|[AMRadio] Re: Legal limit|
quixote2 at ix.netcom.com
Tue Nov 13 10:22:09 EST 2007
>> Most likely, they wouldn't have any way to measure anything that is not
>> fed by 50-ohm coax. What if you use link coupling directly to a tuner
>> that feeds open wire line, with only a pair of wires to tie the two links
>> together? Or if you feed the open wire line directly from a pick-up coil
>> coupled directly to the tank?
>Its called a balun, and prepackaged ones of many ratios are readily
>available. Clip, clip and measure into the Bird.
>Or what about an antenna that is connected
>> directly to the tank circuit without any feedline or tuner?
>Now, that is definitely asking for trouble. I'd hope that no one does that
>method any longer.
On the contrary... oddball line impedances and single wire feeders are the
easiest of all to deal with.
If you run such a setup, you DO have an RF ammeter in the line for tuneup,
do you not? And before putting that new antenna into service, you went over
it with an RF impedance bridge, didn't ya? ;o)
Once you mathmatically deal with the reactance, your RMS power is simply a
matter of I squared times R. From that you can come up with feedpoint voltage
figures for an unmodulated carrier, and using a simple capacitive voltage
divider at that point, attach a scope to determine the voltage difference
between resting carrier and 100% modulation.
By that time you have all the information you need to calculate your PEP.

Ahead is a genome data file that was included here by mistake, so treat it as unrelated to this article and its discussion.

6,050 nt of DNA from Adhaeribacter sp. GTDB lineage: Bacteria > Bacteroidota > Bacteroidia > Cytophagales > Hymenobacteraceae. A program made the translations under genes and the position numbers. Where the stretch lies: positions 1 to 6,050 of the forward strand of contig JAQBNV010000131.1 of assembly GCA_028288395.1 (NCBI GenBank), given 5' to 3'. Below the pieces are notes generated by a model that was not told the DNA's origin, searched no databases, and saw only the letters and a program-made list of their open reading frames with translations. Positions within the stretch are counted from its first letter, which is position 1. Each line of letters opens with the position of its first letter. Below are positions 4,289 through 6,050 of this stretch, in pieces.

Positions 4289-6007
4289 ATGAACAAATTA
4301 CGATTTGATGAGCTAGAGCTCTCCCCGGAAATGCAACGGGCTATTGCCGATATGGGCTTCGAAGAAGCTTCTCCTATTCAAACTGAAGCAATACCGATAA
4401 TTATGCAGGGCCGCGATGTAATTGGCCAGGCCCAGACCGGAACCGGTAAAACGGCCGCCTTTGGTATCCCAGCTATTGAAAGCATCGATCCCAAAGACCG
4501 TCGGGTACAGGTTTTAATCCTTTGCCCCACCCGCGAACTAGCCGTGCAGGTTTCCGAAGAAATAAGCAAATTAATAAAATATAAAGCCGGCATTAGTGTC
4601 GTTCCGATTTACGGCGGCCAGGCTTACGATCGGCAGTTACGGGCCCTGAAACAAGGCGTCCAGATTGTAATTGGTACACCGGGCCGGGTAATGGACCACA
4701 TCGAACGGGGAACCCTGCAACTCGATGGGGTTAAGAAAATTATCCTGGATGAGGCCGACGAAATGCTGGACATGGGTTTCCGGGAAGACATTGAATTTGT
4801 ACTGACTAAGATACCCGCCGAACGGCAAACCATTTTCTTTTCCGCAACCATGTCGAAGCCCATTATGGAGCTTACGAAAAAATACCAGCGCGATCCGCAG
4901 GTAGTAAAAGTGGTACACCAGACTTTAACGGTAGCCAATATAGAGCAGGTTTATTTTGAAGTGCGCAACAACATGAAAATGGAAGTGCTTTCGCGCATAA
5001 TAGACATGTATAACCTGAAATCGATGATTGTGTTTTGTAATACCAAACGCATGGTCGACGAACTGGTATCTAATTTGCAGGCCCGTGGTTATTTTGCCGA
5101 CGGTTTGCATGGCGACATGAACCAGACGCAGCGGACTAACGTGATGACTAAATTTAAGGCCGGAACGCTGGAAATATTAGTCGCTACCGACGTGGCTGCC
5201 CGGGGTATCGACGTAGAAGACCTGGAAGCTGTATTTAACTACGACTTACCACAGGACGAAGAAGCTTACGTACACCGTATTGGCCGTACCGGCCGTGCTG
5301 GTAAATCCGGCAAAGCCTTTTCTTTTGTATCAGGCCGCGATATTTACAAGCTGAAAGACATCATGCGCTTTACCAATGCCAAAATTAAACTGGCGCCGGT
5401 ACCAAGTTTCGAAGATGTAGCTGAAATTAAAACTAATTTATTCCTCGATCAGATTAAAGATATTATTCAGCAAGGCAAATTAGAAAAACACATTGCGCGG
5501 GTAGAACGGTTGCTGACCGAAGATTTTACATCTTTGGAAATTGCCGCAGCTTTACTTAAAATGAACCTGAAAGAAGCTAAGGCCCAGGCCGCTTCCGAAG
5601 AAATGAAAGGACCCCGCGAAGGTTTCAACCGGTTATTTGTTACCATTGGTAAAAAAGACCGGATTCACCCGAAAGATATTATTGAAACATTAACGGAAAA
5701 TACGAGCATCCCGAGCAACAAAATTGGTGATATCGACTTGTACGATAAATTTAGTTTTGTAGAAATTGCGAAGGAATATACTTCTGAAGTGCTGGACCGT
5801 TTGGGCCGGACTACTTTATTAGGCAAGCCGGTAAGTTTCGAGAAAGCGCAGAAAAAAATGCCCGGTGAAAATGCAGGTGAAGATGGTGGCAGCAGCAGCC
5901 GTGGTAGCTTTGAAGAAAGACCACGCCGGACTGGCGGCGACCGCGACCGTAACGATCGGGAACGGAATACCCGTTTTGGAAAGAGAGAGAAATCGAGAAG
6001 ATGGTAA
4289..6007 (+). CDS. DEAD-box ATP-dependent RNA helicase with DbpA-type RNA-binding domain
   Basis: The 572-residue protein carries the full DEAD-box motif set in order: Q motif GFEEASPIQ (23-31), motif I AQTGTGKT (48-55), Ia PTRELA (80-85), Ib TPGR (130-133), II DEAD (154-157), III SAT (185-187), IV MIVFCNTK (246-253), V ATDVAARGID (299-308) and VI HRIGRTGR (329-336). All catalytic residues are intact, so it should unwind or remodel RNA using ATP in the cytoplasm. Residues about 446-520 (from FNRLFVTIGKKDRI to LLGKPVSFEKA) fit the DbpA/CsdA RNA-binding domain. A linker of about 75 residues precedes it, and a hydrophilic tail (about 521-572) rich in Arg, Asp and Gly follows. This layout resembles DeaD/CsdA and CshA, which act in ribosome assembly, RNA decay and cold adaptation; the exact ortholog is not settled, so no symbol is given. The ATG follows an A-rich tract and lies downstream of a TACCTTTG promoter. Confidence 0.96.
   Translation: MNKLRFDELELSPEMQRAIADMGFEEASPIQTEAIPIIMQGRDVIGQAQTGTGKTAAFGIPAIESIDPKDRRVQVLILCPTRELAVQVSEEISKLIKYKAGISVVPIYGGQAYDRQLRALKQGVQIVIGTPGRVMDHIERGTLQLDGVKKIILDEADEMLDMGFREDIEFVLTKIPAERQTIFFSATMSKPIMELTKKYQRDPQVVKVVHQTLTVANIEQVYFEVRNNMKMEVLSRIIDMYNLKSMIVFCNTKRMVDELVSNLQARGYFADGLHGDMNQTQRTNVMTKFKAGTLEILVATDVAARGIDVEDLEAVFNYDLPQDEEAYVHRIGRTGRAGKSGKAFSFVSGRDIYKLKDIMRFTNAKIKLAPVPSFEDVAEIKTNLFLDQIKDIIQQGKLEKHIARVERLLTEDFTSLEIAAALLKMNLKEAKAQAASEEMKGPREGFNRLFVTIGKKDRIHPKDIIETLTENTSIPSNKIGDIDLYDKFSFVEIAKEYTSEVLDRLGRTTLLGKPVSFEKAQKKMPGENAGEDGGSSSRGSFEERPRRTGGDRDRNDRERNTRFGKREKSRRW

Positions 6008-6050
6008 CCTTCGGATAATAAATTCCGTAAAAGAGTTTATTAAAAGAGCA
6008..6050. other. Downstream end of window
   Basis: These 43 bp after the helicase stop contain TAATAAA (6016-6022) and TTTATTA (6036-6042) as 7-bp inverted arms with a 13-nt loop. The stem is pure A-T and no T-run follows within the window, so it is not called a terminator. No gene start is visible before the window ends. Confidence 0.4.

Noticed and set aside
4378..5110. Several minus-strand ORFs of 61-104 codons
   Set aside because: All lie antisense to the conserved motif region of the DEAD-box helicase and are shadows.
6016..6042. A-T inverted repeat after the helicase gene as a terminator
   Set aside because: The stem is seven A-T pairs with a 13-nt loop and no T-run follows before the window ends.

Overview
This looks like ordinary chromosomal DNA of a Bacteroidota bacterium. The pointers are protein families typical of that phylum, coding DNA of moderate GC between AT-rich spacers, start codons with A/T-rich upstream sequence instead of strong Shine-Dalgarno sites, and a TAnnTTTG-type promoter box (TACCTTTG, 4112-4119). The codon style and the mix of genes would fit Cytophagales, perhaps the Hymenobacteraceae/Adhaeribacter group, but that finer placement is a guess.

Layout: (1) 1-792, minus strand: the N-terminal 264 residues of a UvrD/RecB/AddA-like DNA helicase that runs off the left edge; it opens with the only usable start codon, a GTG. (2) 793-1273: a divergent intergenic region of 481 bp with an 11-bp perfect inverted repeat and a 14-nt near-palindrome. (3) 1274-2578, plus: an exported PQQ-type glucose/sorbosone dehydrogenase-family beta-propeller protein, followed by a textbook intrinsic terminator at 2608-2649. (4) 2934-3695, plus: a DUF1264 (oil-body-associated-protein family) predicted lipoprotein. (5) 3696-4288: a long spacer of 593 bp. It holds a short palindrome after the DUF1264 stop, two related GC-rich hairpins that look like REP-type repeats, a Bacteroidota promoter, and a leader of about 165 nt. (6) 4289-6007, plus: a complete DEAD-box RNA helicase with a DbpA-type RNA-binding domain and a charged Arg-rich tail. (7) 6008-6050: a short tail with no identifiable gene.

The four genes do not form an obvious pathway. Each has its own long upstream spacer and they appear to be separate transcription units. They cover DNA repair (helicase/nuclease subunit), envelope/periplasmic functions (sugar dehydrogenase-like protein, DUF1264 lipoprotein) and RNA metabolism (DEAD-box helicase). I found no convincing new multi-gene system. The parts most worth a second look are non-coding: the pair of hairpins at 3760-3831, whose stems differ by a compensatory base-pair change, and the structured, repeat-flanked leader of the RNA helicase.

It's not as simple as sticking a Bird peak reader into a 50 ohm line, but
it's not THAT difficult if you know what you're doing. And I guarantee you
the PEP figure you come up with will be far more accurate than a Bird will
EVER give ya! :o)
>Bottom line is that Charlie is no more interested in an AMer that is a few
>dB over the limit than they are with anyone else running an 8877, 2 x
>3CX800, or similar amp on SSB or CW that can easily crank out 2500W.
>What gets Charlies attention is the obvious troublemaker or braggart that
>thinks its cool to talk about his two 4-1000A's, 4CX5000, etc, meanwhile
>being 20 KHz wide.
AMEN to that! Exactly the point I was trying to make. The Friendly Cookie
Company is too busy cutting big deals to give a damn about what happens on
the ham bands. The only time you have to sweat them is if there's an obvious
and major problem... like K1MAN found out! ;o)
It's been a lot of years, but I HAVE experienced an FCC inspection (some TVI
complaints back in Chicago). My experience with it wasn't that bad.
As a broadcaster, the FCC is always in my mind, tho even professionally
the encounters with The Feds are rare... and always nonconfrontational.
FCC field engineers aren't geniuses, nor are they dummies... they're just guys
who are working for a living. They're not out to slap you in the head if they
can. In fact, most of them are/were HAMS, just like you.
If you can give them explainations and justifications that are based on solid
engineering principles, and YOU DON'T TRY TO BS 'EM, most perceived problems
can be resolved. In fact, even if you aren't experienced or skilled enough to
deal with a technical problem yourself, some of these guys will go out of thier
way to help you; one Chicago office engineer is a lifelong FRIEND of mine. He
became Elmer (I hate that term! <<smile>>) to a lot of guys... some of whom he
met when he D/Fed and busted 'em as bootlegging high school kids!
In general... about the only time these guys go into a full blown Judah Mansbach
mode is when you try to be a wise guy, and pull violations that are DELIBERATE
>Im sure we all know at least one SSB op that is running 5KW+ but has never
>been bothered. I'd have to take off my shoes and socks to be able to add up
>the ones I know of.
Exactly. The key to Peaceful Piracy on the ham bands is to NOT act like a jerk
on the air. Just because you've got 10 KW, you DON'T have to use it to push
everyone else around on the air. If you just apply the Golden Rule, even HUGE
power violations are unlikely to result in a knock on the door from a Fed.
Mr. T., W9LBB
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